Before the EWBC ’09, I was speaking to a friend of mine, Miguel Leal of Casa Leal, importers of premium Portuguese wine to the UK, and he invited me to visit one of his favourite wineries in Portugal, the Quinta do Sanguinhal in the D.O.C. Obidos region. Situated about an hour north of Lisbon, Quinta do Sanguinhal was established in 1927  and also encompasses the Quinta de San Francisco and Quinta das Cerejeiras. The region has been producing wine since 1153 when King D. Alfonso Henriques donated large estates in the area to the Cistercian monks. I took a tour of the vinyards and had a winetasting of the estate’s wines with one of the owners, the genial Carlos Joao and his lovely niece, Ana – who also doubled as our vineyard tour guide. Carlos and I had a very tasty lunch beforehand, drinking the Quinta de San Franciso 2006. A rustic wine made up of primarily touriga nacional, I enjoyed it immensely, nothing complicated but nice dark fruits and great tannins to complement the flavourful lunch. They primarily grow touriga nacional,  aragonez and syrah, among other international varietals as well as a variety of indigenous and international white varietals. After lunch, Carlos put me in Ana’s capable and knowledgeable hands for a tour of the vineyard. The day ended with a tasting in their lagar room where they crush the grapes by foot. The quinta is open to tours as well as tastings and I was joined by a group of Swedes on my tasting. They all loved the wines and I’d have to agree. I took about a thousand pics that day, below are some of them. Mouse over them for pic info. For more information on visiting Quinta do Sanguinhal, go to www.vinhos-sanguinhal.pt Share this:TwitterFacebookLinkedInPocketRedditGoogleTumblrEmailPrintPinterestLike this:Like...

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I could get used to this…Aquapura, Duoro Valley

After the European Winebloggers Conference 2009, a number of us bloggers were driven what seemed like forever through windy, mountainous roads to get to the Douro Valley and visit the Douro Boys to taste all their fantastic wines. I’ve got loads of pix and I’ve made a couple of slide shows but I just wanted to devote a few pix to the Aquapura Spa and Hotel. Nestled in the groove of winding hills that make up the Douro Valley, the spa is perched halfway up a hill overlooking the Douro River and surrounding hillsides. We arrived near midnite but Iwasn’t going to miss the chance to take a bath in a bathtub as big as my bed, all while sipping the complementary vintage port and puffing on a Cuban cigar I had bought in Lisbon. Yeah, I could get used to this….except for the very confusing light switches, had to call room service for a walk thru on how to turn them off! Share this:TwitterFacebookLinkedInPocketRedditGoogleTumblrEmailPrintPinterestLike this:Like...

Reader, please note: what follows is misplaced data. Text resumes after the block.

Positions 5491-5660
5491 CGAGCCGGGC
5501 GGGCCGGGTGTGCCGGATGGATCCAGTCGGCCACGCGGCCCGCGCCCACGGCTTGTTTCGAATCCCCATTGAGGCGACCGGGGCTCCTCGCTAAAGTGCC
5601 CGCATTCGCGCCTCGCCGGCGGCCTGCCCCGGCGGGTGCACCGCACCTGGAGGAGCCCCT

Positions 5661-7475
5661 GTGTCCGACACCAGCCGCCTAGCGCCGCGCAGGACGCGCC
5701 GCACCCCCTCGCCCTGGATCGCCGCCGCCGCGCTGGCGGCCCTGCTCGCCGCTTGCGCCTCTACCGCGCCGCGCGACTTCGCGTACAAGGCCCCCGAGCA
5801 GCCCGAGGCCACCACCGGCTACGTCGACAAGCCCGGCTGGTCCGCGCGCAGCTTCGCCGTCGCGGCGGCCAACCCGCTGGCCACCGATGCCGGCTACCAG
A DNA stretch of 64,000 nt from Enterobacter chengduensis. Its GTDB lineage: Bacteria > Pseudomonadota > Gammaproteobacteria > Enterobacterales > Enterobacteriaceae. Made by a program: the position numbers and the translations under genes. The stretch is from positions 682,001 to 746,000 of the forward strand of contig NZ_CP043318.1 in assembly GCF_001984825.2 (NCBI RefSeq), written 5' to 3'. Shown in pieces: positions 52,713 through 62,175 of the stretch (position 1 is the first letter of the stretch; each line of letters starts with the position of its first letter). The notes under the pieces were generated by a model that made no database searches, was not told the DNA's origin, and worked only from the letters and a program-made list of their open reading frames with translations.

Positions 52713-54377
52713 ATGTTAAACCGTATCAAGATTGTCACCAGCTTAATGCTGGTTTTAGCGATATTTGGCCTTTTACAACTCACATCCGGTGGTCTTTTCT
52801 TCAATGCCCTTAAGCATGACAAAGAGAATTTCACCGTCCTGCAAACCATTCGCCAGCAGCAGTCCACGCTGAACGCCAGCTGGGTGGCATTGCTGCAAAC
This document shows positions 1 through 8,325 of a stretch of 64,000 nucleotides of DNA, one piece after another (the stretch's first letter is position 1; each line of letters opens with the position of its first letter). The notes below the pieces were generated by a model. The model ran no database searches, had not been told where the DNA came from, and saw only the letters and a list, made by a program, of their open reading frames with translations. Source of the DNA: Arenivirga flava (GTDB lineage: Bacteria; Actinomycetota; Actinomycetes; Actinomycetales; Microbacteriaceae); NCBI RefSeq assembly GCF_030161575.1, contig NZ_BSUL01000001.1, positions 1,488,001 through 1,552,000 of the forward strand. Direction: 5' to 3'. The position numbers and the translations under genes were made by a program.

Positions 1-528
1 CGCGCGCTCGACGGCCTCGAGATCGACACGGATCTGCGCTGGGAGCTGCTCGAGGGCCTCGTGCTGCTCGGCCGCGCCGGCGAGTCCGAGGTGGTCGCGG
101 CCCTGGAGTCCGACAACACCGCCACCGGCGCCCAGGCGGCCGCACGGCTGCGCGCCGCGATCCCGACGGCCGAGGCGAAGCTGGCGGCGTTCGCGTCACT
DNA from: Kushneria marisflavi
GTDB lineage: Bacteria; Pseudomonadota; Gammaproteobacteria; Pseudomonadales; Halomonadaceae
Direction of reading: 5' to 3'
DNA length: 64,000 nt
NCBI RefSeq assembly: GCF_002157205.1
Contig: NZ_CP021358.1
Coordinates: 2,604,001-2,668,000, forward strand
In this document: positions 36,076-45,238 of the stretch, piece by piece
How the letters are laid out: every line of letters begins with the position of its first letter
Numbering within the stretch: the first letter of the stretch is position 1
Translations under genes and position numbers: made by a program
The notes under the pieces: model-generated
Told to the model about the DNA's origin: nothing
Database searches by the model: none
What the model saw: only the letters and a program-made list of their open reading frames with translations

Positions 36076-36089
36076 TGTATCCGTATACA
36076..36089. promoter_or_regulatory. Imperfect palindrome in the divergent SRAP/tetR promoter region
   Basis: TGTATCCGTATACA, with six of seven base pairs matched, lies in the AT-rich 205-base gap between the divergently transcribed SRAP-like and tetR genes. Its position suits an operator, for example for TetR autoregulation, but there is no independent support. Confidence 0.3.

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Cork Forest – Portugal, EWBC 2009

Another European Wineblggers Conference has come and gone….sigh…it just flew by! Before I knew it, I was back winging my way back to Heathrow. But in between landing and take off at Lisbon’s Portela Airport I met some of the nicest people, saw the most amazing scenery and had some pretty good wine to boot! For me, the highlight of the weekend, not including the tour of the Douro Valley which was AFTER the conference, was the visit to the cork forests north of Lisbon, hosted by the Quinta do Lagoalva in the Tejo appellation and sponsored by Amorim, who produced a quarter of the cork in the world, something like 60 BILLION corks a year and that’s not even counting all the other things that can be made out of  cork. We left Lisbon early Saturday morning a bit worse for wear not having had our morning coffee and set off for the province of Tejo and the old cork forests scattered about. To call them forests is a bit of a misnomer as they’re more like orchards, the trees being oak and planted in more or less straight lines but they are old, most of the trees over 100 years old and most live up to 200 years or more. Cork trees are fascinating. They’re only harvested after they reach 25 years of age  and the cork ,called virgin cork, is not of suitable quality to be used for as cork stoppers. The tree is then harvested periodically, every 9 years until it reaches around the age of 40 when the cork can finally be used to make cork stoppers. The cork from the previous harvests is not wasted but put to use in a myriad of other items, including tiles on the Space Shuttle. Pretty cool, cork is  used to insulate the Space Shuttle on re-entry. Our guide from Amorim, Carlos de Jesus was a font of information regarding cork and told us that cork has a very high tolerance for heat, the bark protecting the inner tree...